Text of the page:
athelind: (Default)
Easter is a holiday that almost escapes my notice. I observe the Equinox, of course, and I've been quietly raising a glass to Yuri Gagarin every evening, but when I drifted away from being even nominally Christian (around age 12-13, honestly), Easter was just one of those things that went with it.

Christmas, now... Christmas has been embraced so thoroughly by the secular culture and, more significantly, the consumer culture that it's acknowledged and sometimes observed by people of entirely different religious faiths.

Easter, in contrast, has always seemed thoroughly Christian to me. Not that I think that's a bad thing: unlike many of my peers, I don't have the knee-jerk reaction that Organized Religion Is The Enemy Of All That Is Just And Good. Believe me, if there's one thing about the Christian faith that resonates with me, it's the themes of Sacrifice and Redemption, of Rebirth and Renewal.

I even, these days, practice Lent, in an entirely secular manner: there are things that I want to cut down on, and it's easier to give up something when there's communal/social reinforcement -- even if you aren't in any direct contact with the actively-practicing community.

Easter is such a thing of nails and crosses, though. It's so specifically religious that its secular/commercial aspect of hard-boiled eggs and cheap bunny fursuits never really seemed to have the same cultural import as the Jolly Fat Man and his Bag Full of Presents. It didn't even occur to me that the comic store might not be open on Easter Sunday until my boss asked me, apologetically, if I would mind working on a day that I normally work anyway.

Even my expectations for the day reflect this quandary: The bosses expect it to be slow, since most of the mall will be closed, because it's Easter. I expect it to be swamped, because we're gonna be the only open store in a mall with a major cinema complex on a day when Families Go Do Stuff.

I just don't think of Easter as a "real" holiday anymore -- that is, one celebrated for reasons besides its religious signficance. For the last couple of days, I've been pondering this cultural disconnect -- my complete lack of recognition of Easter's apparent importance as a secular phenomenon -- and I think I've finally hit upon the core of the issue.

Cut for socio-religious metaphysical maundering... )

So, let me ask those of you who aren't practicing Christians -- what does Easter mean to you? What parts of the holiday do you still recognize and acknowledge?

athelind: (Default)
That last post reminded me that we had an exceptionally long Fire season last year, lasting through most of the "Summer" and into early "Autumn". For months, the air in the Bay Area ranged from Unusually Smoggy to Choked With Smoke, and nearly everyone was coughing and dealing with sinus headaches -- even those who don't normally suffer allergies. Southern California, I understand, was as bad or worse.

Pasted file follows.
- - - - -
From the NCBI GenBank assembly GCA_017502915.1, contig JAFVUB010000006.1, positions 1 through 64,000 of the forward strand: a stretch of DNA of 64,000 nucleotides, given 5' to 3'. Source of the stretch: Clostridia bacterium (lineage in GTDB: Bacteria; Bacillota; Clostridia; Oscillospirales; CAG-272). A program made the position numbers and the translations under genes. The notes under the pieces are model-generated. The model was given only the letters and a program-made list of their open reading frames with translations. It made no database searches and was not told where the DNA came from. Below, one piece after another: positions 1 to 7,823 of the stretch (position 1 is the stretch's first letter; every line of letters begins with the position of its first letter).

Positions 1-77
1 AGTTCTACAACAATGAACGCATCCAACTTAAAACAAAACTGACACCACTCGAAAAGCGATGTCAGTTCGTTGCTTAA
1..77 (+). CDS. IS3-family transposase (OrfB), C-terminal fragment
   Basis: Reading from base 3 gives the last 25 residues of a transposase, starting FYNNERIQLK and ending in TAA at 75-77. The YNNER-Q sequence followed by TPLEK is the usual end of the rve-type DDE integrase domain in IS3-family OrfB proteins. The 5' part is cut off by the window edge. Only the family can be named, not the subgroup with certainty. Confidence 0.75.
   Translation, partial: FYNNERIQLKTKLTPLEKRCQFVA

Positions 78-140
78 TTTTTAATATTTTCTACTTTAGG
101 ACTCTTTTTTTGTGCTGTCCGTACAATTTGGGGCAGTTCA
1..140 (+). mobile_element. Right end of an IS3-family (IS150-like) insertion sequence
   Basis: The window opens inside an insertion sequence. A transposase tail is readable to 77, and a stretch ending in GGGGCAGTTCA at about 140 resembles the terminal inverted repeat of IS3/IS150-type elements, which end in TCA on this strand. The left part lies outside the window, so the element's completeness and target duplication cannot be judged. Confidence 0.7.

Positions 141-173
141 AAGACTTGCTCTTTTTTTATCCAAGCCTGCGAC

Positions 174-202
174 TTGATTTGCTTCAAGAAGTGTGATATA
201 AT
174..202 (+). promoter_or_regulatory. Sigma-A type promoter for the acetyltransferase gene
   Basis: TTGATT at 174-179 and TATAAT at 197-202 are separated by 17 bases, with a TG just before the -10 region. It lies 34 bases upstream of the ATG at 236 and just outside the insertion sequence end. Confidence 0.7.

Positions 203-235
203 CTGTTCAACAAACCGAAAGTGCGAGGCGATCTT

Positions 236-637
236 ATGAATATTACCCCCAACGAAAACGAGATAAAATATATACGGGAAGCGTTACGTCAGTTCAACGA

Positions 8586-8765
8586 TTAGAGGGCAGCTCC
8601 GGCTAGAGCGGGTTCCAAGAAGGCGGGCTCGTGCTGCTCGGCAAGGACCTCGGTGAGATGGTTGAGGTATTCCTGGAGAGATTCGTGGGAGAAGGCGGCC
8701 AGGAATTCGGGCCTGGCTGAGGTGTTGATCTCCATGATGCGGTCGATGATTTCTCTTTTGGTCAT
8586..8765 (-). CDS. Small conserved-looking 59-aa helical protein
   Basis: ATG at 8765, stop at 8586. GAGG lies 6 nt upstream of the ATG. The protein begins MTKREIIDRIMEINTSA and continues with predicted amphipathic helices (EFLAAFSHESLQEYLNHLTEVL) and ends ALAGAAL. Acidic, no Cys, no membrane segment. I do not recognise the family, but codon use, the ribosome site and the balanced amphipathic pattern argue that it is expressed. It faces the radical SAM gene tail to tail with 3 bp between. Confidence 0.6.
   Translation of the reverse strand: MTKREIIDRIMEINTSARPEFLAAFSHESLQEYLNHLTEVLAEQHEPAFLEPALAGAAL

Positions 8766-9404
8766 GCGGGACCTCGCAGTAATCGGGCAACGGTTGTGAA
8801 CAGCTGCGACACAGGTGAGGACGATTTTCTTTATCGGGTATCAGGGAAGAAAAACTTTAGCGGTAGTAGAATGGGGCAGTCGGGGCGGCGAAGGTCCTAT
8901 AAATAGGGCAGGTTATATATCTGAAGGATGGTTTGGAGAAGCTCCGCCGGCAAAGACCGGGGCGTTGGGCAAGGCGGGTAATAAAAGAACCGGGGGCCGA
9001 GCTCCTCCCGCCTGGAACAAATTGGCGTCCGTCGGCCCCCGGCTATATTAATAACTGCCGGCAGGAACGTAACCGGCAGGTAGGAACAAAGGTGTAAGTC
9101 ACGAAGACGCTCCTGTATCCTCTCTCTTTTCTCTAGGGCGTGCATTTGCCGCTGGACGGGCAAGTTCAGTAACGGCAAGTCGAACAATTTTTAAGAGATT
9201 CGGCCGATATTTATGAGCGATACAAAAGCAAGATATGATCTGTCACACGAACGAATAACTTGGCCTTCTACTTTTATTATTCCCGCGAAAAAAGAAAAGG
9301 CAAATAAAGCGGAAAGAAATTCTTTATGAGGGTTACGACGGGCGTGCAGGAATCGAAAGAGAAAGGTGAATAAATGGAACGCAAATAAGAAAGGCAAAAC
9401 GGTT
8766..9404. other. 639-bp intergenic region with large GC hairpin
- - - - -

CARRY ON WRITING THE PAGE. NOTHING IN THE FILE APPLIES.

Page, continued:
Now, this "Winter", we've had both a stubborn strain of influenza and an exceptionally persistant strain of the common cold running around. The cold virus is one of those that hits, passes through the infectious sneezing-and-runny-nose phase fairly quickly... and then leaves you with lingering congestion and coughing up gobs of phlegm for weeks.

The 2007 strains were the classic "24-hour virus" -- sneeze sneeze sneeze, blow nose blow nose, wake up the next day fine. That was kind of a new experience for me.

It's tempting to draw a correlation between the constant respiratory irritation of the Fire season, and the continued, long-lasting respiratory irritation of this year's Cold season. Maybe weeks of smoke left our systems more sensitive to this year's virus.

The only hitch in that hypothesis is that, if the reports I'm hearing are correct, the Nasty Clingy Cold That Won't Go Away is spread across North America this year, not just the Golden State.


...smoke-induced viral mutation followed by transportation-mediated infection?
athelind: (Default)
You wouldn't think that the whole "obese rodent* sees his shadow, six more weeks of winter" thing would apply to California, would you?

After a brief warm spell right around Further Confusion at the end of January, we're back into 36F nights, 56F days, and rain two days out of three. In fact, we're getting more rain now than we had before GHD. Which is good; even if this keeps up until Spring really arrives, we'll still be well under our average rainfall. We need another flood year, dammit. We're due.

Yes, dagnabbit, 36F is cold enough to qualify as "winter", especially here, and especially three weeks after conversations about how "hot" temps in the mid-70s could feel in the middle of January.


*Not that obese rodent, this obese rodent. How did my LJ get to the point where I have to clarify the phrase "obese rodent", anyway?
athelind: (Default)
Easterners like to snark about how the Golden State "doesn't have seasons."

Of course it does. They're just different than East Coast seasons.

We have:


  • Air, when the hills are green, the flowers bloom, and the wind is a pleasant, offshore breeze.

  • Earth, when the hills have turned brown golden.

  • Fire, when the hot devil winds blow from the mountains, and the wildfires bloom.

  • Water, when the rains roll in.



The seasons may start earlier or later, and they may be more intense in one year than another, but, by golly, they're there.

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